The Dave Thomas Foundation for Adoption partnered with Harris Interactive to conduct the 2013 National Foster Care Adoption Attitudes Survey to more than 1,400 American adults to gain a broader understanding of their attitudes concerning adoption. With this survey, a follow-up to a similar survey taken in 2007, the Foundation hoped to “better understand Americans’ attitudes about foster care adoption, their belief about the children waiting to be adopted and their perceptions of the foster care system.” Just recently, they released the findings of the survey to the general public, which can be viewed here.


Among the survey’s main findings:

  • While 51 percent of those surveyed agreed with the statement that all children are adoptable, only 27 percent of those surveyed would consider adopting a child 12 and older.
  • Many American adults still believe that “the foster care adoption process is overwhelming and expensive.”
  • 43 percent of adults said, based on what they had heard or seen, that it was either very difficult or extremely difficult to adopt a child from foster care.

This survey comes six years after DTFA’s initial survey.  The most notable change in attitudes between then and now is that a greater number of Americans understand that children who are in foster care are the victims of abuse and neglect, not dangerous delinquents.  In 2007, 59 percent of respondents thought children adopted from foster care were more likely to have problems with behavior and self-control. In 2012, the number fell 13 points to 46 percent.

So what does all this mean for policymakers?  Below are just a few current policy areas which might help to address the issues identified by the survey.

  • Adoption Tax Credit:  While the process of foster adoption is actually very inexpensive, there are costs which come with raising a child who is adopted from foster care.   According to the 2007 National Survey of Adoptive Parents, only one quarter of individuals who adopt children from foster care have incomes greater than $87,000. Without the support of a refundable credit, the majority of adoptive families might not be able to afford such costs and worse, the fear of not being able to meet them, might deny a child a family. As Congress continues to consider tax reform, it is essential that they understand the importance of continuing to provide a refundable adoption tax credit for families. 
  • Post-Adoption Services: Adopting from foster care can be one of the most rewarding experiences of a lifetime.  But those who have done it will tell you that raising a child who has experienced early trauma is not without its trials.  For adoption from foster care to be the lifelong commitment it is meant to be, it is important that families have access to post-adoption services.  Despite their critical importance, there is little to no dedicated federal funding for post-adoption services.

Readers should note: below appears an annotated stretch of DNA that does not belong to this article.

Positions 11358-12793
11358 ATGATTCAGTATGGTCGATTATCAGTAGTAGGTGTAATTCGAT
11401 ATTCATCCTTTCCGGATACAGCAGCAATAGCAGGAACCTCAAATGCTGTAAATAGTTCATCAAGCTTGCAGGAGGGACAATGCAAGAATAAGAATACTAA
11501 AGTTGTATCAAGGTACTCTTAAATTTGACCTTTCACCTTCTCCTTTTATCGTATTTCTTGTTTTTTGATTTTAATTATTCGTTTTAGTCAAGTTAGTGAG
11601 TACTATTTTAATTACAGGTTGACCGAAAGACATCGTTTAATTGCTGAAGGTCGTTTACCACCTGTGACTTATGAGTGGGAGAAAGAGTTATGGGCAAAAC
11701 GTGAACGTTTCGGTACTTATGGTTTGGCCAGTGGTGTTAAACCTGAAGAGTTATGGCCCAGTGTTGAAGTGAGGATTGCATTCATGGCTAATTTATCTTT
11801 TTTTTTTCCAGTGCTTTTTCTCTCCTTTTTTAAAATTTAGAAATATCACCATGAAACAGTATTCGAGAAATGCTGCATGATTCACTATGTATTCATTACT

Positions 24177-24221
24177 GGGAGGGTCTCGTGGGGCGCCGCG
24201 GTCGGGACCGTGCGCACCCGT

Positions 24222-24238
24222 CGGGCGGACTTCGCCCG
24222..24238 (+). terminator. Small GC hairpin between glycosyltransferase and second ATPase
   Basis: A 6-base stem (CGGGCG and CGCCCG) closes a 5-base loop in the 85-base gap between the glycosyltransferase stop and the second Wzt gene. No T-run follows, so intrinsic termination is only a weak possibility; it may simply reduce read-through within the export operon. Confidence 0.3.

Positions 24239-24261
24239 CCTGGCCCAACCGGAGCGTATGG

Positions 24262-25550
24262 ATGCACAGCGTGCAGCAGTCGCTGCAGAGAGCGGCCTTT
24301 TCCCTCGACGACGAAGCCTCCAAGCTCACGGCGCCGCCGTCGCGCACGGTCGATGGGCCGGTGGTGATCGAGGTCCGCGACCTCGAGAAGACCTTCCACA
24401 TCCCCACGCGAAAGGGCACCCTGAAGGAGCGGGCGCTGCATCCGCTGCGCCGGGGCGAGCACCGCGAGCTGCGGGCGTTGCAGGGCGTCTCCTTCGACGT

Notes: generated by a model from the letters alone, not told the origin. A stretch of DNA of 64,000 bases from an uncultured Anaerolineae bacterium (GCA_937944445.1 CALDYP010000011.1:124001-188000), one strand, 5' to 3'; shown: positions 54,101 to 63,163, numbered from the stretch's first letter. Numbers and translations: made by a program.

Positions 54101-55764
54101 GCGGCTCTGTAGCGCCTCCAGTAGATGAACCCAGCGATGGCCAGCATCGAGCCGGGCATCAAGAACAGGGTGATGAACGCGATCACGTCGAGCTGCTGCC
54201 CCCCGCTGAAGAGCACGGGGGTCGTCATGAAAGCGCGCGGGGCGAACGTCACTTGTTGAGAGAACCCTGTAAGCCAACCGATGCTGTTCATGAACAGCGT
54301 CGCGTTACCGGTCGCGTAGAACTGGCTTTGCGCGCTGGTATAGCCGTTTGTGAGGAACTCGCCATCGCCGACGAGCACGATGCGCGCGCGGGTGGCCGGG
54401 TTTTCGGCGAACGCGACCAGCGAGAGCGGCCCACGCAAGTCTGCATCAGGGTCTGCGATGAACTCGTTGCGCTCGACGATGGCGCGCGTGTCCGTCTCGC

• Adoption Incentives:  As the survey indicates, the hardest to place children are often children older than 12.  States who are using traditional child-recruitment strategies are not likely to be successful in finding these children homes.  Although the current adoption incentive program doubles the incentive for placing older youth, a child over nine is half as likely to find a home through adoption.  Federal policymakers need to consider how to incentivize the use of child-focused recruitment models, such as Wendy’s Wonderful Kids, to provide a loving home for every child in need.

For the purpose of this post, CCAI only used a portion of the information resulting from the survey. The complete 2013 National Foster Care Adoption Attitudes Survey can be found here.

Save the Adoption Tax Credit

CCAI is excited to serve as the Secretariat for the Executive Committee of the Adoption Tax Credit Working Group (ATCWG).  Save the Adoption Tax Credit, a national collaboration of 100 organizations that have united to support the cause of adoption, is an effort of the ATCWG. These are the other organizations on the Executive Committee with whom we are working closely:

The Adoption Tax Credit has existed since 2003 and has made adoption a more viable option for many parents who might not otherwise have been able to afford adoption, allowing them to provide children with loving, permanent families. Unfortunately it is due to “sunset” in its current form at the end of this year unless Congress and the Administration act.

The Adoption Tax Credit Working Group’s goals are to have an adoption tax credit that is:

  • Inclusive: Children, whether adopted from foster care, through intercountry adoption, or through private domestic adoption should be able to benefit from the adoption tax credit.
  • Permanent: The adoption tax credit should become a permanent part of the tax code to ensure continued support to those who bring children into families through adoption.
  • Refundable: The adoption tax credit should be refundable to ensure that families with moderate and lower incomes receive the full benefit of the credit.
  • Flat for Special Needs: All families who adopt a child with special needs should be eligible for a “flat” tax credit, meaning they can claim the maximum credit without documenting expenses. This distinction, which is already in current law, recognizes the fact that many of the expenses associated with adopting children with special needs show up after an adoption is finalized.

More than 100,000 children are currently in the U.S. foster care system awaiting forever homes. There are a growing number of children worldwide who are living in institutions, on the streets or in other situations outside of the care of a loving family.

The work of the adoption tax credit is not done.

To learn more about the effort to save the “A.T.C.” and to see the full list of the Adoption Tax Credit Working Group members, go to

Or check out their Facebook page at